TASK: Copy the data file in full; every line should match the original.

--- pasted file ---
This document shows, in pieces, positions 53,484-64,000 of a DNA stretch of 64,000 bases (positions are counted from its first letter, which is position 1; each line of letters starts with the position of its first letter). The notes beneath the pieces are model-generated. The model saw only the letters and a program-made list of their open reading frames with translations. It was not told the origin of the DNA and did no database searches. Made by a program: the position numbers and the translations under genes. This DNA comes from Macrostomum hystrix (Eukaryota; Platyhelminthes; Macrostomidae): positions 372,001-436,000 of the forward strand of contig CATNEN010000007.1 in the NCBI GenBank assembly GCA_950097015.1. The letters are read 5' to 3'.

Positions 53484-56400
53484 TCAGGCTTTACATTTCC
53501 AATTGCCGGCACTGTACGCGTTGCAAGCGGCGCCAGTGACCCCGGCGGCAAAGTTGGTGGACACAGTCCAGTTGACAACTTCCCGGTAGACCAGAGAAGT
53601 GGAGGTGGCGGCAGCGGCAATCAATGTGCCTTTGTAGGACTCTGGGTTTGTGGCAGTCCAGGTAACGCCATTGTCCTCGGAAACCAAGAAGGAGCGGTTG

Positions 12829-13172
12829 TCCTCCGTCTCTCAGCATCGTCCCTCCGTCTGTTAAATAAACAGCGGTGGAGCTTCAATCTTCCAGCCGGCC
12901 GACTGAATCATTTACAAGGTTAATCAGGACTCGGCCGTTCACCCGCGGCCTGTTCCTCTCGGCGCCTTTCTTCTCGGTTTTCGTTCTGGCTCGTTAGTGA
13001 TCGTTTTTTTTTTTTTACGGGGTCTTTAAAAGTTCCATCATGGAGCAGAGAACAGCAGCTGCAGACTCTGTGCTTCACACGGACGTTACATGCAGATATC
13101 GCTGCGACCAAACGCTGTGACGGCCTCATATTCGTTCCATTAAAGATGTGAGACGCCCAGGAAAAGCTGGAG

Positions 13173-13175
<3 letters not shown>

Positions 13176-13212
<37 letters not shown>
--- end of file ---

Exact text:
This document shows, in pieces, positions 53,484-64,000 of a DNA stretch of 64,000 bases (positions are counted from its first letter, which is position 1; each line of letters starts with the position of its first letter). The notes beneath the pieces are model-generated. The model saw only the letters and a program-made list of their open reading frames with translations. It was not told the origin of the DNA and did no database searches. Made by a program: the position numbers and the translations under genes. This DNA comes from Macrostomum hystrix (Eukaryota; Platyhelminthes; Macrostomidae): positions 372,001-436,000 of the forward strand of contig CATNEN010000007.1 in the NCBI GenBank assembly GCA_950097015.1. The letters are read 5' to 3'.

Positions 53484-56400
53484 TCAGGCTTTACATTTCC
53501 AATTGCCGGCACTGTACGCGTTGCAAGCGGCGCCAGTGACCCCGGCGGCAAAGTTGGTGGACACAGTCCAGTTGACAACTTCCCGGTAGACCAGAGAAGT
53601 GGAGGTGGCGGCAGCGGCAATCAATGTGCCTTTGTAGGACTCTGGGTTTGTGGCAGTCCAGGTAACGCCATTGTCCTCGGAAACCAAGAAGGAGCGGTTG

Positions 12829-13172
12829 TCCTCCGTCTCTCAGCATCGTCCCTCCGTCTGTTAAATAAACAGCGGTGGAGCTTCAATCTTCCAGCCGGCC
12901 GACTGAATCATTTACAAGGTTAATCAGGACTCGGCCGTTCACCCGCGGCCTGTTCCTCTCGGCGCCTTTCTTCTCGGTTTTCGTTCTGGCTCGTTAGTGA
13001 TCGTTTTTTTTTTTTTACGGGGTCTTTAAAAGTTCCATCATGGAGCAGAGAACAGCAGCTGCAGACTCTGTGCTTCACACGGACGTTACATGCAGATATC
13101 GCTGCGACCAAACGCTGTGACGGCCTCATATTCGTTCCATTAAAGATGTGAGACGCCCAGGAAAAGCTGGAG

Positions 13173-13175
<3 letters not shown>

Positions 13176-13212
<37 letters not shown>